Can you give me an example of a measure that represents the total value an employee adds to the organization?
Admittedly, this is a trick question. Everyone knows perfection doesn’t exist.
We want to think that our performance measurement system is really good—after all, we use it to make all sorts of decisions, including pay. On reflection, however, it’s clear that any measure of employee performance is deficient in that it doesn’t capture the entire value that the employee contributes. Any measure is contaminated by things beyond the employee’s control. Finally, any measure of an employee’s contribution is imprecise in that it isn’t really capable of making precise distinctions, either between people or between different aspects of a person. There is always an element of error, statistically speaking.
A good example is sales performance. Total sales may seem like a perfect measure until you consider the many factors that influence the measure. Any measure of total sales will be deficient because it doesn’t represent the good will associated with honestly representing a product. “Total sales” is short-term. Good will affects future sales. Every measure is deficient in that it doesn’t tell the whole story.
As a measure, “total sales” is also contaminated by factors beyond the sales representatives’ control—factors such as marketing, competition, and the quality or value of the product. Any seasoned sales representative will tell you that the territory will affect a salesperson’s ability to sell. In addition, all measures are imprecise. Consider two sales people: Both had a great year, and their annual sales were within a few thousand dollars of each other. Can we really differentiate between the skill, effort, or success of the two? No.
In practice, the myth of a perfect measure leads to misunderstandings about performance and capabilities. Here’s an example.
A call center manager was concerned about the employee taking the fewest calls. Clearly, this long-term employee was starting to slide. His performance had been in a slow decline.
The manager called the employee into his office. Being a sensitive boss, he asked the employee how things were going and if anything had changed in his life. Finally, he got down to business and confronted the employee about his performance—knowing there were no external factors affecting performance.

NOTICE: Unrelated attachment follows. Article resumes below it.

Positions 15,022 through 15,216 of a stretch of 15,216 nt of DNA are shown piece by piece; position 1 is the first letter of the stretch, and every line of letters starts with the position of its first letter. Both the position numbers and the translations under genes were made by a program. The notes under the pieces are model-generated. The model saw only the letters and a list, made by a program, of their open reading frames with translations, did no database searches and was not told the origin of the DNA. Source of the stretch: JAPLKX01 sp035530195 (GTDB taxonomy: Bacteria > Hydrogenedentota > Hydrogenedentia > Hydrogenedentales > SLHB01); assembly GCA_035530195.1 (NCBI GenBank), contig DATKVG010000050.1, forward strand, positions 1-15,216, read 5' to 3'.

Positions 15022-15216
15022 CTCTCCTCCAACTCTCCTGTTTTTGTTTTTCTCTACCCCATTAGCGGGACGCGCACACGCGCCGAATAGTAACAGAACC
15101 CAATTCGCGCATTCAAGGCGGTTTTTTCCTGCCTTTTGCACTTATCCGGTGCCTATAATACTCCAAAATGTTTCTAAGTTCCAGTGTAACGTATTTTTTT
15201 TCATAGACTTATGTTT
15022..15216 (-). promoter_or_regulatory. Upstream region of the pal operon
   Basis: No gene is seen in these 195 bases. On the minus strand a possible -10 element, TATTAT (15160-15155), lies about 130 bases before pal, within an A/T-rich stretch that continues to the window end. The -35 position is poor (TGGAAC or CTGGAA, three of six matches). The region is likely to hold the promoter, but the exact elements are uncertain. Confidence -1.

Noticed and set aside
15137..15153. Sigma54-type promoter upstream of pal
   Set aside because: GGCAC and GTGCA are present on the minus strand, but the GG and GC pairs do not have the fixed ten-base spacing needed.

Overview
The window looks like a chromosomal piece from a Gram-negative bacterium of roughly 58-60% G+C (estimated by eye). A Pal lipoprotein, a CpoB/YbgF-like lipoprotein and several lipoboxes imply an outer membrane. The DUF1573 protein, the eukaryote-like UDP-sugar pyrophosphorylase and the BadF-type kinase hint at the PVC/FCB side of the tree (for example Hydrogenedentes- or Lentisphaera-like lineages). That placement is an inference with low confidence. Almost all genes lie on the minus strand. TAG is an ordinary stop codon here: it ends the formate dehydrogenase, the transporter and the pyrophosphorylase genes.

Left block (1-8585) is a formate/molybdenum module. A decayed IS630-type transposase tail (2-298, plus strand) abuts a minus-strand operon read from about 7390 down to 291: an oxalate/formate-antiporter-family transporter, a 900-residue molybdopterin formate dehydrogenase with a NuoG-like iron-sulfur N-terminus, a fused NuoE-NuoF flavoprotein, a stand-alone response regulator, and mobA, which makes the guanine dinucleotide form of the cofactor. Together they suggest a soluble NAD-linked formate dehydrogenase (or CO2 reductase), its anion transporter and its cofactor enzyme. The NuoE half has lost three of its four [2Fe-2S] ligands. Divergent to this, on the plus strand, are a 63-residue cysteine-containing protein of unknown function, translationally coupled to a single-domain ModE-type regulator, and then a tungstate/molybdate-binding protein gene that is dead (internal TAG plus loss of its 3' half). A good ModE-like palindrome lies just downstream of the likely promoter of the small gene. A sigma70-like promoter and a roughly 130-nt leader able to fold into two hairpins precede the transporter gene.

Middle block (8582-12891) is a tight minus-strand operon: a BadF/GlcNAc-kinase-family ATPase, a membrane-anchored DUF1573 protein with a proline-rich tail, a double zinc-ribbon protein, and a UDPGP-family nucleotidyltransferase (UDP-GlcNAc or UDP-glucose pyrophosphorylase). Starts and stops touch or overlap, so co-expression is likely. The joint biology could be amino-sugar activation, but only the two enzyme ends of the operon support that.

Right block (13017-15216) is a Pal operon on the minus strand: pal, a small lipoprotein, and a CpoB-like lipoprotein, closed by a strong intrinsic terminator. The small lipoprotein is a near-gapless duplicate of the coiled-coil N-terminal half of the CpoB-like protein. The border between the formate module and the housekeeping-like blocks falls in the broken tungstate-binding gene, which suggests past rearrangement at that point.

The employee’s response was unexpected: “I think I’m totally on top of my game. All my peers appreciate me, and I’m resolving the toughest issues. My productivity is very high!”
After a bit more discussion, the situation became clear. Informally, other call center representatives were escalating the difficult calls to the “problem” employee. If the employee is helping out a team member, he’s obviously contributing both experience and capability. This contribution, however, wouldn’t show up in his productivity measurement data. But his productivity was clearly high, considering that he was handling the most difficult calls.
In this case, the measure was deficient because it represented only quantity, not the quality or difficulty of the task. The employee’s performance was much broader than what was measured. Meanwhile, the other employees’ measurement data was contaminated—their productivity measures were a representation of the more experienced employee’s work. I would also bet this measure is imprecise—that it’s affected by random events, like the call-center computer going down.
This example shows that there can be great value in unmeasured aspects of performance, and that measurement can’t tell the whole story. In the best-case scenario, this call center manager would learn that it’s not possible to rely entirely on a measure that represents only one aspect of employee contribution.